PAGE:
Recently, there were quite a few articles published that addressed the issue of choking. The New Yorker columnist Malcolm Gladwell in his article “The Art of Failure” differentiates between choking and panicking. When you first learn some process for example how to spike in volleyball you think in terms of body angle as it approaches the ball, timing, the three- or two-step follow up before hitting it, how to properly land etc. As you practice at the beginning, you are constantly aware of all the mechanical steps and this makes your game better. Gladwell calls this “explicit learning”- the purely mechanical process. As you get better you don’t think through all the steps-- it comes more smoothly and unconsciously, thus the “implicit” system takes over. At the end you might even not notice what your body is doing. To choke is to shut down this implicit system and to let explicit learning guide you. A player looks like a beginner or amateur when he loses the fluidity that the “implicit” system provides. On the other hand, panicking is when the explicit system is shut down and one relies purely on instincts. In chess, choking can do more damage than panicking. It seems to me that we unconsciously take into account too many details and make moves that feel good too often; such that if our so-called intuition were to shut down we would be in trouble.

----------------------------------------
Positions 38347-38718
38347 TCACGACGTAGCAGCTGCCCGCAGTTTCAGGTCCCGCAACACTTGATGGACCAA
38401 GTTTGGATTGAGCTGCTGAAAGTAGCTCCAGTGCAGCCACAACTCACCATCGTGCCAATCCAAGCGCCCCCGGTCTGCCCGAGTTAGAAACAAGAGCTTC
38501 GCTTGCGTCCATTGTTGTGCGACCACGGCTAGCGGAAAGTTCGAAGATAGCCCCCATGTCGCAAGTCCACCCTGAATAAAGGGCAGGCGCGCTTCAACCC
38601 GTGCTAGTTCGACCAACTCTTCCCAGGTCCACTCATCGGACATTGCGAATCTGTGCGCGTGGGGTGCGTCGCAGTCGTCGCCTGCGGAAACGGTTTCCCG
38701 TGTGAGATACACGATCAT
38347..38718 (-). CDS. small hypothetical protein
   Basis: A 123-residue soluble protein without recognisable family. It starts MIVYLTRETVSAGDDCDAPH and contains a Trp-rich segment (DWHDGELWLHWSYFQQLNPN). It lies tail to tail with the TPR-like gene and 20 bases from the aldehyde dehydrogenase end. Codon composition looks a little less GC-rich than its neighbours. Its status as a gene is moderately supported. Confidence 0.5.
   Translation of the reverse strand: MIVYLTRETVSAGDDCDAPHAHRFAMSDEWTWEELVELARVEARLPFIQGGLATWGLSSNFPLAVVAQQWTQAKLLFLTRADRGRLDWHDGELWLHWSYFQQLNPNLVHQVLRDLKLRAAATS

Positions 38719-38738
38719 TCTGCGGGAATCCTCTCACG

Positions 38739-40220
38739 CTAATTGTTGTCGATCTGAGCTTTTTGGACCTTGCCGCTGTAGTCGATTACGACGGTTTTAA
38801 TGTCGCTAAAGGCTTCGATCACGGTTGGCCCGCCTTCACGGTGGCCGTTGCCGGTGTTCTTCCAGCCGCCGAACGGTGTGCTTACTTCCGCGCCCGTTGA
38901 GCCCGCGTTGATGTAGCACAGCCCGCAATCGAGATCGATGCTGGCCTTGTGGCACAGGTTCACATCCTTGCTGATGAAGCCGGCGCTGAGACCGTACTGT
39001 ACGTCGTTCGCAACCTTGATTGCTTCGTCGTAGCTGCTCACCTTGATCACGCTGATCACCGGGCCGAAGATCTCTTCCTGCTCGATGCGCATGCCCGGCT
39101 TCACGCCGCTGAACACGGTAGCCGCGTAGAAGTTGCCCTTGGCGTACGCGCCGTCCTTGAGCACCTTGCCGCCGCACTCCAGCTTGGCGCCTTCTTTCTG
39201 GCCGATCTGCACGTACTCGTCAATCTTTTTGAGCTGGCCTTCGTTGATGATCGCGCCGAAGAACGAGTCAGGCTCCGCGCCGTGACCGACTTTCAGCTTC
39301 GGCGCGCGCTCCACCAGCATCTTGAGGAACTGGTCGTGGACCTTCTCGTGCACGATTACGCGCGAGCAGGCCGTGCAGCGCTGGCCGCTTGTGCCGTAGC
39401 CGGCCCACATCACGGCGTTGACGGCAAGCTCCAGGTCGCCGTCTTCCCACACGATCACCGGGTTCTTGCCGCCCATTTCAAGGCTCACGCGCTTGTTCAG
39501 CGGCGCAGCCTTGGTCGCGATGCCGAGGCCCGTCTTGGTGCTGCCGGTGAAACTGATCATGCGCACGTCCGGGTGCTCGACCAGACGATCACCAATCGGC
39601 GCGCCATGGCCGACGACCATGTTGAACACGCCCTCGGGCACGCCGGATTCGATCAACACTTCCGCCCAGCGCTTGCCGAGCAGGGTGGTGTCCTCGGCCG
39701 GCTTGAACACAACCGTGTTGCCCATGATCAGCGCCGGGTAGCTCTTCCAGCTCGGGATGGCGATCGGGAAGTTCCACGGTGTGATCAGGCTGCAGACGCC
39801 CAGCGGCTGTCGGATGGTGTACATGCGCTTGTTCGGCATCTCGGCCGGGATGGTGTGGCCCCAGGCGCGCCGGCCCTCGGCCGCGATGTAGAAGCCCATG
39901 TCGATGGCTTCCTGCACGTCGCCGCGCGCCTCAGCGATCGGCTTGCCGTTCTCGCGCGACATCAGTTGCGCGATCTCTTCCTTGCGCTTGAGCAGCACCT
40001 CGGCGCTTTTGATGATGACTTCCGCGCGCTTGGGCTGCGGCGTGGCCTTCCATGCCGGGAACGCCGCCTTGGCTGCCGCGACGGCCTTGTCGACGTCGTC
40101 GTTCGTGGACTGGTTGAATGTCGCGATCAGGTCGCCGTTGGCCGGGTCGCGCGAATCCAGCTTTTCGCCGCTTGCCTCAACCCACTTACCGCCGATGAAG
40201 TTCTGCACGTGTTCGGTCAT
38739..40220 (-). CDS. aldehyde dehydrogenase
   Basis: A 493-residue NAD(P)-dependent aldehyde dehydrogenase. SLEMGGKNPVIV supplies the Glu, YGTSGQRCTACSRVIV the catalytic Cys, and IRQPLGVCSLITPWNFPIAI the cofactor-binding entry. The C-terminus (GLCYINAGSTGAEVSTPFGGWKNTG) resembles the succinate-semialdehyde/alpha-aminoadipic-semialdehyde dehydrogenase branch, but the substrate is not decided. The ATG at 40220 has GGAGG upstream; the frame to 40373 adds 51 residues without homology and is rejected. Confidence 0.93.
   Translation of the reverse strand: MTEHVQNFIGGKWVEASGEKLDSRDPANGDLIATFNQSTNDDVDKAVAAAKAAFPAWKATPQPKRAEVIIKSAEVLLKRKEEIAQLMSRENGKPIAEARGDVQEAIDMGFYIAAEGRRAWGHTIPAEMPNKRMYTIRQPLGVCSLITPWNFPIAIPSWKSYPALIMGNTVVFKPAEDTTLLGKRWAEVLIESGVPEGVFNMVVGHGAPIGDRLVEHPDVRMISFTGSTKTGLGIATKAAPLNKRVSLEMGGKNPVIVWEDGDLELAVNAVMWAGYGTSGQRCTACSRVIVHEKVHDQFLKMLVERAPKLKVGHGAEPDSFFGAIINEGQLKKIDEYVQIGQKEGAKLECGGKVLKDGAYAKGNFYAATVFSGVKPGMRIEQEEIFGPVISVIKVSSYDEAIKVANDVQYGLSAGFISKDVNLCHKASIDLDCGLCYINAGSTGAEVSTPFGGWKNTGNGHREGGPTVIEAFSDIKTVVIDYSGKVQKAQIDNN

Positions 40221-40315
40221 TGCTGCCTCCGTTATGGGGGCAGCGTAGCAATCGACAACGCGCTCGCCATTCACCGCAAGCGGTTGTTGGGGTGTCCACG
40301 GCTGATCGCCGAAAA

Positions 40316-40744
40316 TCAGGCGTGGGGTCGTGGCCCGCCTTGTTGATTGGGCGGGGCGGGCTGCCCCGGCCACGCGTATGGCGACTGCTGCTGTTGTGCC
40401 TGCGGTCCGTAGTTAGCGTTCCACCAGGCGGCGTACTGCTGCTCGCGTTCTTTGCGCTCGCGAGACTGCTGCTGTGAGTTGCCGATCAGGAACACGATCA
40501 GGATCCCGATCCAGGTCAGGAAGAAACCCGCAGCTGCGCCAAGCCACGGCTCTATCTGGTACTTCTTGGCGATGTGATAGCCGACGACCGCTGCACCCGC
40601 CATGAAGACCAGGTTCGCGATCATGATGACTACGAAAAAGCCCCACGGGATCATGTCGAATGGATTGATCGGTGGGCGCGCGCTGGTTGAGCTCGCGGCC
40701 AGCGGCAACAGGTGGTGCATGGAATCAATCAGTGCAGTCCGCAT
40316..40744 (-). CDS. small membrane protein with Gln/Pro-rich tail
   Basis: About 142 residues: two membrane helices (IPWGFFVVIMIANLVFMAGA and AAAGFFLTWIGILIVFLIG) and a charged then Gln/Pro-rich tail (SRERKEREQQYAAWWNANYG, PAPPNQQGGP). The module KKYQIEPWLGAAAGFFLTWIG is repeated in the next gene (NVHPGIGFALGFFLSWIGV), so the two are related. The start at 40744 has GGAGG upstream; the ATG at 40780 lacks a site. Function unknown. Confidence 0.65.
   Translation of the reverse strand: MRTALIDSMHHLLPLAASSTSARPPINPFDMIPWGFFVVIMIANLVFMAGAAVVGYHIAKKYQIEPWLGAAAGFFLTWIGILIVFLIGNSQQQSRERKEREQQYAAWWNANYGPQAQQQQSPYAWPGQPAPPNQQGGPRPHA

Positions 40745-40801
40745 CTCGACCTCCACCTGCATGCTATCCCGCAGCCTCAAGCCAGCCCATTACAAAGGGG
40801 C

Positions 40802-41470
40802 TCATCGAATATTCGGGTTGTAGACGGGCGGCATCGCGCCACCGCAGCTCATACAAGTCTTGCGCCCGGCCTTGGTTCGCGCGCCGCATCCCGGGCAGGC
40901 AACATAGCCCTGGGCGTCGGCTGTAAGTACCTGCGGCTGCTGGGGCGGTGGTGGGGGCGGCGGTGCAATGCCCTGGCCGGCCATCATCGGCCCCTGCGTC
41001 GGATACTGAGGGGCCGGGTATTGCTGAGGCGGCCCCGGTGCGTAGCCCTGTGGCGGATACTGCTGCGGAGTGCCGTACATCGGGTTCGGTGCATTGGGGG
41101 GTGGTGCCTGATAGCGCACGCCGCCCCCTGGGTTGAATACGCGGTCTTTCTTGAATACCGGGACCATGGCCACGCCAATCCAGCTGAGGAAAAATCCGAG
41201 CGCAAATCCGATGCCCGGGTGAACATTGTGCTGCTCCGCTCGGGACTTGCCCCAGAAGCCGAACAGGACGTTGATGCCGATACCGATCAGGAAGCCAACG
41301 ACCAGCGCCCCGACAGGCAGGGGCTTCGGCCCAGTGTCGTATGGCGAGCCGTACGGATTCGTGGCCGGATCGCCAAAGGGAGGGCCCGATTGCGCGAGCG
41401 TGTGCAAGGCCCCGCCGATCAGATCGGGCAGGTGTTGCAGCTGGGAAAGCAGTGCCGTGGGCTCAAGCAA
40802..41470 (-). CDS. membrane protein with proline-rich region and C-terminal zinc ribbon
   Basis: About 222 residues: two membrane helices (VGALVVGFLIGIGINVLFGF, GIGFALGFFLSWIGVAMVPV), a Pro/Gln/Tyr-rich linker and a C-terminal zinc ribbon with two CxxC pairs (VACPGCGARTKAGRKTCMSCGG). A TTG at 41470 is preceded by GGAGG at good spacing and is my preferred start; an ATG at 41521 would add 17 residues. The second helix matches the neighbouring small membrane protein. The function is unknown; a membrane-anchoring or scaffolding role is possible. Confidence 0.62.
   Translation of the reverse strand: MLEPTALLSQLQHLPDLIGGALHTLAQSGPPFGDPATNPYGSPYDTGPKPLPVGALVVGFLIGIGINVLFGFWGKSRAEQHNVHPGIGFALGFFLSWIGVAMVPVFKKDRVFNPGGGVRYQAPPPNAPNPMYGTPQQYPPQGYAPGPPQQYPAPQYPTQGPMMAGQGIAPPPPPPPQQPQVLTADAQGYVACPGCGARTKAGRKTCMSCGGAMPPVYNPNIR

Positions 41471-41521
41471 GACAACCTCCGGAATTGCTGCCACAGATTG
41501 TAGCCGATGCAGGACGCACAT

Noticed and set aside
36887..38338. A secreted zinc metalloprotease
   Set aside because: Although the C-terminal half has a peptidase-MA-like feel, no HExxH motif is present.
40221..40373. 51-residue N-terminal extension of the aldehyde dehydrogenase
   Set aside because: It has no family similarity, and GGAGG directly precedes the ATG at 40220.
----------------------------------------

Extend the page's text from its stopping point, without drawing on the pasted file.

I experienced choking when playing college volleyball as an outside hitter. During practices my hits were strong, it was a semi-automatic procedure - I didn’t think much about steps or timing. During the game a nightmare happened: almost every time when the points were needed I just couldn’t hit. My timing was off, I started to think how to do the steps correctly, where to hit, how high to jump when all I had to do was rely on my instincts and think about some irrelevant topic. Then during the practices I worked harder on my hits, while technique was not a problem, all I needed was to work on the psychology of the game.